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        • #34
          http://fortune.com/2017/12/20/conservation-easement-tax-deduction-loophole/

           

          Easement donation tax deduction loophole. It’s genius and basically only available to the mega rich.

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          • #35
            Easement donation will generate audit. The IRS is really cracking down. I wouldn’t touch that with a 10 foot pole

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            • #36
              It is pretty amazing that all the high tax state high earners that got hit pretty hard by the SALT deduction cap keep directing their anger at the feds as opposed to marching on the statehouses that have been pilfering their pockets all along.

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              • #37
                A lot.

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                • #38




                  A lot.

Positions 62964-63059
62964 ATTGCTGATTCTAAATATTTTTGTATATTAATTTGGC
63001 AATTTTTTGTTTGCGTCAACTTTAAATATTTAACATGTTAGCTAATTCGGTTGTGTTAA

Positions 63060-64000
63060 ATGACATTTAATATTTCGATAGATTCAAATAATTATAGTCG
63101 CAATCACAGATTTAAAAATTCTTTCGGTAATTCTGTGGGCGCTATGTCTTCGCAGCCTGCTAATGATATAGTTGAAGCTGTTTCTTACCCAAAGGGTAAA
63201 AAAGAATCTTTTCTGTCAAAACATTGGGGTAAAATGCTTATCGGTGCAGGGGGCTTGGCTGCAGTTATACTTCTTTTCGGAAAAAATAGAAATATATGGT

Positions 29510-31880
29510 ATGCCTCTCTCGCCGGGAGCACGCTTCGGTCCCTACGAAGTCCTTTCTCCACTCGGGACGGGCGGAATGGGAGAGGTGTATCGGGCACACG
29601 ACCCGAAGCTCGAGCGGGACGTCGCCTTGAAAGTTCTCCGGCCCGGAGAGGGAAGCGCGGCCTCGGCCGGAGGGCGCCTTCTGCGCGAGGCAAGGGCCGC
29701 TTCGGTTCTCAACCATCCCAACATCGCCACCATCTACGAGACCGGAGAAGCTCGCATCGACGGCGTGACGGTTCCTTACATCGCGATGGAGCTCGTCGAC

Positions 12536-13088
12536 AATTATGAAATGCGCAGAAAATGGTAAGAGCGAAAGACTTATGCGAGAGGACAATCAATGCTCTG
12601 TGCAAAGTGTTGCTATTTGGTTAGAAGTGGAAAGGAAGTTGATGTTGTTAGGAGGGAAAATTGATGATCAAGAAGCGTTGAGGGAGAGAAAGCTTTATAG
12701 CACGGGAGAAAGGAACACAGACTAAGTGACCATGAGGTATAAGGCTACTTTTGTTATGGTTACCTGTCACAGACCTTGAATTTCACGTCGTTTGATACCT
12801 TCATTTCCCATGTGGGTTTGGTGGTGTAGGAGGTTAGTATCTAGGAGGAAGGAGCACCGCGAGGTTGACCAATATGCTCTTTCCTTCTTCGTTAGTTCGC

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                  ditto. Though i predict it is 2% lower due to our drop in marginal tax bracket.  haven't heard final outcome yet...i just got a corrected 1099 consolidated brokerage statement this week. Last year one came in April. Nothing like last minute......

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                  • #39
                    I don't normally track rate, but I do track totals! This string made me curious, because some of you reported paying more taxes. So, my rate was 22% on federal income taxes only, but I paid almost exactly the same amount as last year even though I made ~$50k more.

                    Not sure how others ended up paying more. Every situation is unique, I'm sure, but I live in blue MD and lost ~$20k in deductions to SALT limitations. Best I can figure it the tax bracket reduction helped me out. But I did benefit from both TLH and a credit from the AMT no longer applying.

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                    • #40